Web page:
If the current system of choosing leaders is retained, then it is inevitable that the most right-wing of the final two candidates will become leader. Badenoch may be acceptable, but imagine if Braverman becomes party leader. The Conservatives have only themselves to blame for sticking to a leadership election system that gave them Liz Truss.

The Conservatives have a habit of finding their way back to power, but if they see the threat coming from the further-still right, rather than the centre, then they may lose the central ground altogether.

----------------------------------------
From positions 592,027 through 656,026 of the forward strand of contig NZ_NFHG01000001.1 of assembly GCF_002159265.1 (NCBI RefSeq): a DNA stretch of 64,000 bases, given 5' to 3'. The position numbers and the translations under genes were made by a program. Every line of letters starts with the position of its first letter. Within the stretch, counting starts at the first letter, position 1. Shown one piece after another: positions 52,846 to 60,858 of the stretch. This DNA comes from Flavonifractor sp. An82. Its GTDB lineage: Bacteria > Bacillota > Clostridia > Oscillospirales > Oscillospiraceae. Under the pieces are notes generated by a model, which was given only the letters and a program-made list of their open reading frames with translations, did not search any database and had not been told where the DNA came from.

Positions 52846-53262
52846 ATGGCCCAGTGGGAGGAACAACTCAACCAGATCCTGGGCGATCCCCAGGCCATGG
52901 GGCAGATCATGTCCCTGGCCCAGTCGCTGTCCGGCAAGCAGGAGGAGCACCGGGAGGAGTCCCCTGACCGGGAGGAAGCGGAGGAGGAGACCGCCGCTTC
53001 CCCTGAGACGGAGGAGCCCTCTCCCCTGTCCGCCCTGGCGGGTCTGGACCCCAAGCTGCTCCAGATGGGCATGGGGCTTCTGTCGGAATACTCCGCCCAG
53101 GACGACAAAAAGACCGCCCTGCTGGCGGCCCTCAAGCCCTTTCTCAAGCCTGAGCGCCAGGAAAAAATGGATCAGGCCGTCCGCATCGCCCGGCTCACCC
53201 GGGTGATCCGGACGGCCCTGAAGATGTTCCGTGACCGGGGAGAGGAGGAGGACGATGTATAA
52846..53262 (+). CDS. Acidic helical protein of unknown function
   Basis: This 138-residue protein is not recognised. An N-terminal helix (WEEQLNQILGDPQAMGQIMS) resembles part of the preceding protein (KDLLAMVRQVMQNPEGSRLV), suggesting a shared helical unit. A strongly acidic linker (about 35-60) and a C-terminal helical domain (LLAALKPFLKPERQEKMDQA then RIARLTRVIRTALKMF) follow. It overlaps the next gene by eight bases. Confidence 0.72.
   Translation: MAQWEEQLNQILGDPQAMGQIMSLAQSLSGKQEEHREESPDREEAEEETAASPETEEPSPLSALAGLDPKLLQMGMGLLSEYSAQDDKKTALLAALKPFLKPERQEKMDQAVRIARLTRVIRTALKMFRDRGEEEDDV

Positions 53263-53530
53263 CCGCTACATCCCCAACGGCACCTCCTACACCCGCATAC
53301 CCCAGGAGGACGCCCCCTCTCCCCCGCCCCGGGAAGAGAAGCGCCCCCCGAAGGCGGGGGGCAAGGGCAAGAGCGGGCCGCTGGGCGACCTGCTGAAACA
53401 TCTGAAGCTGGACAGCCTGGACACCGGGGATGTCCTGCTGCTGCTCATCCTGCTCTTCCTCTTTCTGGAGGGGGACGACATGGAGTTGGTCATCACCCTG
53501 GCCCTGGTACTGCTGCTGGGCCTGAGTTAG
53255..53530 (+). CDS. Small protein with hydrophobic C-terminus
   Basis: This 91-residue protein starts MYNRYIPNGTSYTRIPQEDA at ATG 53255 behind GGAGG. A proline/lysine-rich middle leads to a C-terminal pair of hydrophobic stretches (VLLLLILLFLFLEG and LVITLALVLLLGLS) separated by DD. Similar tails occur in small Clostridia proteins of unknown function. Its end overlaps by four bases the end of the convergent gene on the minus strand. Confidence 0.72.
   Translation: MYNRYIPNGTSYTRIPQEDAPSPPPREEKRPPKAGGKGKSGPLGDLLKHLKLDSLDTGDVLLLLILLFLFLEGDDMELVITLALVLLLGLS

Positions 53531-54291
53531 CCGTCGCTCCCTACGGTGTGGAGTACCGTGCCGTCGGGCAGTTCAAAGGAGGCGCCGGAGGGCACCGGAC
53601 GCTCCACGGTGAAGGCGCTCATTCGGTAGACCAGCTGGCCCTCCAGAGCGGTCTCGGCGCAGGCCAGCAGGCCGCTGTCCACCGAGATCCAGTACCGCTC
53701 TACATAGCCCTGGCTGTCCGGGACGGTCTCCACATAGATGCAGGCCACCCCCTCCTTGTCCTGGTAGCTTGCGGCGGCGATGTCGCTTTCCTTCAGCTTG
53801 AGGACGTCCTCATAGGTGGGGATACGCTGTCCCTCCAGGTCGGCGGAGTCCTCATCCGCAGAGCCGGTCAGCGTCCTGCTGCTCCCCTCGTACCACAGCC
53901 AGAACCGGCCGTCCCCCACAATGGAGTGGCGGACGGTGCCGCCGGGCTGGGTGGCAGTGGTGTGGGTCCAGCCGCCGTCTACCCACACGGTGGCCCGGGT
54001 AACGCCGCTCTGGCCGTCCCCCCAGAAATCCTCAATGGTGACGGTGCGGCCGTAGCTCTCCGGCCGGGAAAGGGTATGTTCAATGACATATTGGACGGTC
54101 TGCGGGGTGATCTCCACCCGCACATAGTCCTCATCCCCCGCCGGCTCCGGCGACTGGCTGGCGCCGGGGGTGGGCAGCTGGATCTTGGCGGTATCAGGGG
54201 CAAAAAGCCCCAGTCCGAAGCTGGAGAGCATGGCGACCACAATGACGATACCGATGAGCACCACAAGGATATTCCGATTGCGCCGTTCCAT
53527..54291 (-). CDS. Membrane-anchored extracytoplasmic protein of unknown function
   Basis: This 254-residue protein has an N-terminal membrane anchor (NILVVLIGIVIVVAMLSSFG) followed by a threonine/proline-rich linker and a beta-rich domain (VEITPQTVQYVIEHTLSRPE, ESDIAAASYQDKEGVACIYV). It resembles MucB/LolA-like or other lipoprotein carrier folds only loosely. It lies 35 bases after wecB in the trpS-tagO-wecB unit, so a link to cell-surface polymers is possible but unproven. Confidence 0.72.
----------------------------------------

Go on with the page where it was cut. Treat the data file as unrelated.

Corn Law Reform split the old Tory party in the 19th century and created the modern Conservative party. I secretly hope that the same might happen again, that what remains of the old One Nation Conservatives (whom many of us at Radix respect) will reform themselves into a separate grouping and let the “looney right” go their own way.

There is space for another party, as was the case with the SDP in the early 80s, or indeed – one suspects – an open LibDem door….  

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Radix is the radical centre think tank. We welcome all contributions which promote system change, challenge established notions and re-imagine our societies. The views expressed here are those of the individual contributor and not necessarily shared by Radix.